Then rather than suggest a ‘walk’ to a 10 and 11 year old, we went for a beach photoshoot!  The schemes!  It was fun though – and 160+ photos later we’d had a lovely time on Portmarnock beach and had had a walk too! 🙂

Portmarnock Beach

Portmarnock Beach

Next up was lunch in Malahide with Dad, aka Gaga, in Cafe Provence.  Gosh was it busy for a Good Friday – queues out the door!

Finally at 4.30 it was time to get into the car and head to Tipperary.

Fair play to the kids…. they prepared sushi for us for dinner.  Another good plan as I wasn’t sure I had the energy left at this stage to cook dinner.

Sushi

Sushi

Saturday was nominated as baking day…… the 15 year old boy even wanted to get involved in this.  The baking list changed a few times, but final decision was….

Chocolate Chip Cookies

Nutella Cookies with Smarties

Chocolate Brownies with raspberries

Nutella Cookies

Nutella Cookies

Reckon there was a bit of a theme going on there 🙂

I have to admit I’d never had Nutella before…. it was interesting chocolate and nut combination

Easter Sunday was a beautiful day so the girls helped me in the polytunnel planting peas and beans.  Then it was weeding in the garden. While the boy helped Alfie with more manly tasks.

Their parents arrived on Sunday evening in time for dinner.  For the first time this year we were able to sit outside (even if it was with the chiminea lit).  It was just lovely to be able to sit, chill and chat while dinner cooked on the Big Green Egg.

It was also lovely to spend quality time with the nieces and nephew….. there were lots and lots of silly jokes and giggles.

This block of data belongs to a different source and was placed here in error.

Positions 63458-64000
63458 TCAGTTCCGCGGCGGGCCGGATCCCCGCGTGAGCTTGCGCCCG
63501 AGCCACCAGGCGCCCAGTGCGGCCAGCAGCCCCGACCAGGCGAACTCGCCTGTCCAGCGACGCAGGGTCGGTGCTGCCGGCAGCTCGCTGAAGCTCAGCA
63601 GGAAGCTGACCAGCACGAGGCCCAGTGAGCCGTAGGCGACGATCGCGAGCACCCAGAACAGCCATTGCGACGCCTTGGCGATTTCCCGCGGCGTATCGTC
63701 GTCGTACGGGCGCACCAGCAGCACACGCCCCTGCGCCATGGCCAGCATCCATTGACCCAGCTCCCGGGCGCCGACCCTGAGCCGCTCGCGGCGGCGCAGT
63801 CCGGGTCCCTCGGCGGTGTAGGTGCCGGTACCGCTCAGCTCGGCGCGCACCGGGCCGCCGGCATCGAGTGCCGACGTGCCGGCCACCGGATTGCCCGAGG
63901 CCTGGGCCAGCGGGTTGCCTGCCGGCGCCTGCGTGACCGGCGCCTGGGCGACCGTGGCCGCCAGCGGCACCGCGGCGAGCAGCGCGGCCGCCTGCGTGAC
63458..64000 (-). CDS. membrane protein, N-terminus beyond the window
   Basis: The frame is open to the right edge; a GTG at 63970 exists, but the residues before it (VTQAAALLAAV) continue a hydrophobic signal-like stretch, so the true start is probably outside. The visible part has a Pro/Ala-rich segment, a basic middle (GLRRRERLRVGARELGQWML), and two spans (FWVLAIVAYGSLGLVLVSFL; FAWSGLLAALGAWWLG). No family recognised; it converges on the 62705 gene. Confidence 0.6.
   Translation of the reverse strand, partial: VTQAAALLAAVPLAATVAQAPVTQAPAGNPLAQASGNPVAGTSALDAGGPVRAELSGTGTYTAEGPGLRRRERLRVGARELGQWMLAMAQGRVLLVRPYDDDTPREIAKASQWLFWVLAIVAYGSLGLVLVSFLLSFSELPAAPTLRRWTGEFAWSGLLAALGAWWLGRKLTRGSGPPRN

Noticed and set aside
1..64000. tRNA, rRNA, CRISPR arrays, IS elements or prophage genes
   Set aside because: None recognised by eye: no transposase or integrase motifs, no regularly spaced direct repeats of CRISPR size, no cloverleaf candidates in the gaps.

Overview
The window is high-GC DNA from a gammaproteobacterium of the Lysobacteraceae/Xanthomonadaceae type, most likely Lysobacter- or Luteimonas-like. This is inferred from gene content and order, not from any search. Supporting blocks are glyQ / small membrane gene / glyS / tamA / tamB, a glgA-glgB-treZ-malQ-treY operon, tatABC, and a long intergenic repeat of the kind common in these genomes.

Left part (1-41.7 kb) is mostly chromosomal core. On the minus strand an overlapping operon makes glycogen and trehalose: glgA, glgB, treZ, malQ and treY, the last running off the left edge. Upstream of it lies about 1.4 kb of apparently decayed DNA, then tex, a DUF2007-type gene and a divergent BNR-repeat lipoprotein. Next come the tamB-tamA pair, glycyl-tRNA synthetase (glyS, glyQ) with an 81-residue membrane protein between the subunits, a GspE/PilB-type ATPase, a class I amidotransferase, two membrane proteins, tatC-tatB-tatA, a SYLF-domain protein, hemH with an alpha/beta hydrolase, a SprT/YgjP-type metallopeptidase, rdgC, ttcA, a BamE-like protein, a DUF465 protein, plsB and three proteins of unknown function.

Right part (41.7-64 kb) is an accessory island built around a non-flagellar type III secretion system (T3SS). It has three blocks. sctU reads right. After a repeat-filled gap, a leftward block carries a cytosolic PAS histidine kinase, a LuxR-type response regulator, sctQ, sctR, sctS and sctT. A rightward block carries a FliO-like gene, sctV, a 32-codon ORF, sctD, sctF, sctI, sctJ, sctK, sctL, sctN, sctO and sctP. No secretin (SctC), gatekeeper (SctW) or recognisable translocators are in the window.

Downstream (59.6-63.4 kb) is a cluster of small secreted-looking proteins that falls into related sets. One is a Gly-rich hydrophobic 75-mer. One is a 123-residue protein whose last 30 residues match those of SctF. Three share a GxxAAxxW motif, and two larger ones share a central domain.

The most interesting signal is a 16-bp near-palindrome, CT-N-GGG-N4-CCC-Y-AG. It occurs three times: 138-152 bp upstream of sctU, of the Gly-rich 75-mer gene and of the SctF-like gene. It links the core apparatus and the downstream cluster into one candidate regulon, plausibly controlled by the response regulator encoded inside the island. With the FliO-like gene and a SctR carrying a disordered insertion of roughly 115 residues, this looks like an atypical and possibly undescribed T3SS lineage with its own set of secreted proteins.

How did you spend your Easter?

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Our participants on Saturday’s pig-rearing course were another great bunch….. and among them was a fellow-blogger.  I hadn’t come across Matt’s blog – Deefer Dawg – before, but I have to admit I spent quite a bit of time yesterday morning, reading back through some of his stories.   So, of course, I had to ask Matt if I could share his post about his experience on our course…..  so over to Matt

Course Participants - April 2014

Course Participants – April 2014

Yesterday, saw me up early again (OK, not quite so early) for my own education, my Pig Rearing (one day) Course all the way down in Tipperary, almost a 2 hour drive. This proved to be a thoroughly enjoyable and brilliant day in which we all learned a huge amount and, in my case, finally got to get hands-on with live pigs; we’d been feeling a bit like ‘book experts’ with both pigs and the bees – a wealth of ‘book-learning’ but zero practical experience!